“We’re at the very beginning,” Romanow says. “We needed to do a couple of preliminary projects to see what would work here, but we’ll continue to expand our green street program.”

Three of the pilot programs were funded from California State Water Resources Control Board grants totaling $4 million, with the San Jose Department of Public Works providing design and engineering help. Romanow’s department administers the grant money and monitors completed projects to determine their effectiveness.

“We are still learning a lot. We are learning what is easier to maintain and what ones are more challenging,” she says. “We want to know what really works and what is really expensive to maintain. It is one thing to say we are allowing nature to work, but if crews have to go out there and spend a lot of time maintaining the gardens, it’s not realistic.” 

There isn’t a rigid set of criteria for selecting which San Jose roadways get green street treatment, but there are several considerations. “Oftentimes the width of a street is a limiting factor,” Sinclair says. “Parking can be a limiting factor. Underground and above-ground structures can be a factor.”

Sharon Newton, San Jose’s water testing program manager, says that coordinating the work with other departments is also a factor in choosing project locations. “One of the things we look at specifically in determining sites is the opportunity to collaborate with the public safety department. We always look to see where they are working on traffic improvement projects. There are benefits in combining construction projects.”

Gaining support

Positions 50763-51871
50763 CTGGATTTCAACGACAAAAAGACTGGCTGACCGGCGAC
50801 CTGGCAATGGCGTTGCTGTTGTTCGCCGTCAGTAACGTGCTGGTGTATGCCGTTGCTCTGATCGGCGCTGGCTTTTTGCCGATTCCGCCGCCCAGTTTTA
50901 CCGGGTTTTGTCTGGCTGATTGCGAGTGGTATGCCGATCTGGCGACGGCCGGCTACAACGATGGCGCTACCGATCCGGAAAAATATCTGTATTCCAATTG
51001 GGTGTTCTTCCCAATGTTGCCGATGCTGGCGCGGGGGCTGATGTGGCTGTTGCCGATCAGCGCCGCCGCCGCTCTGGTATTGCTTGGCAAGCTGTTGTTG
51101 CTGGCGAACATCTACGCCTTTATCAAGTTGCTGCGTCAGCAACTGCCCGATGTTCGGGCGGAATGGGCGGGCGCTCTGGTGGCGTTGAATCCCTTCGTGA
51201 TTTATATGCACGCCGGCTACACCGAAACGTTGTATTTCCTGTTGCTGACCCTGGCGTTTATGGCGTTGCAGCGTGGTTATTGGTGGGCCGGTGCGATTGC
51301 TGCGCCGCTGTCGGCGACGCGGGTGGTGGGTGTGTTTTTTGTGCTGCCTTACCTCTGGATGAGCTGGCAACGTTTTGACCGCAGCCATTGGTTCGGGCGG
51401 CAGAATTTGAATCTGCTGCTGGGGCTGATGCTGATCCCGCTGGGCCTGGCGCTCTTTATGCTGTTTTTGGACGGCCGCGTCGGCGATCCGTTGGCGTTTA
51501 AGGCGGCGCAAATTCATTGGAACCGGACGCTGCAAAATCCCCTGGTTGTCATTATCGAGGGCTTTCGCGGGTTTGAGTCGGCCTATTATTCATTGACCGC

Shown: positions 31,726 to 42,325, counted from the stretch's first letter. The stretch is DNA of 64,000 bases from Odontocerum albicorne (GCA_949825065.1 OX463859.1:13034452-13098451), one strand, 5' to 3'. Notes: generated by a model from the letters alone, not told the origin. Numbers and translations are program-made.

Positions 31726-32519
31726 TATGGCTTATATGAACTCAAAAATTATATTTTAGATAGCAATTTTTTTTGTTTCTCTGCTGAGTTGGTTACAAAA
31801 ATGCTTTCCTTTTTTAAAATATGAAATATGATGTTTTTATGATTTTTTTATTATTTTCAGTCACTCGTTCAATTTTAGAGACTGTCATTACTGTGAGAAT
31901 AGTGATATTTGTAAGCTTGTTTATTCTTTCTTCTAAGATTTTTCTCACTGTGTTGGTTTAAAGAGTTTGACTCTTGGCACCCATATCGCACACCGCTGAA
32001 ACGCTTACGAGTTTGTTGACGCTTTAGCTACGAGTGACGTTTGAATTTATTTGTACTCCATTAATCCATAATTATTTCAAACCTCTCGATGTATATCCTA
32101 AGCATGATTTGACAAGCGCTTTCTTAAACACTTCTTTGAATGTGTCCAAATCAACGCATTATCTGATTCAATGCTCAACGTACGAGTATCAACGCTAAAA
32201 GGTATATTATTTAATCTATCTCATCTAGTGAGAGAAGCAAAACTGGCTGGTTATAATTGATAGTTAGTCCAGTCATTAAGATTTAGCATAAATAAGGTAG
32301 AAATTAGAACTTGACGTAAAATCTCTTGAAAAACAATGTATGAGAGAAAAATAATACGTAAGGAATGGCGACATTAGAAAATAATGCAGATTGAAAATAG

Besides the obvious reasons for introducing the pilot projects where they did — the streets were beautified and made safer by eliminating pooling runoff water — the department also weighed the public relations value of a site, according to Romanow. That is, the department considered locations where excess water in streets and alleys was a long-standing aggravation. The locations were prime candidates for the initiatives because the department knew the work would be appreciated by neighborhood residents. 

“In those areas, residents will notice the difference and appreciate the value of the projects, as well as the engineering that went into them,” she says. “They can see that it is transformational and truly benefits the environment.”

These testimonies help build public support for future environment-friendly solutions. Romanow says the department enjoys widespread support, “but I’m not sure all the community understands how these solutions work. The concepts of green streets and green infrastructure are still new, so San Jose independently and in collaboration with Bay Area stormwater partners continues to conduct outreach and education efforts.”

The city’s Environmental Services Department has an operating budget this fiscal year of $312.5 million, which is swelled by $1.4 billion 10-year funding from a San Jose-Santa Clara Regional Wastewater Facility Capital Improvement Program. Romanow says the department doesn’t designate a specific percentage of the budget for so-called green initiatives.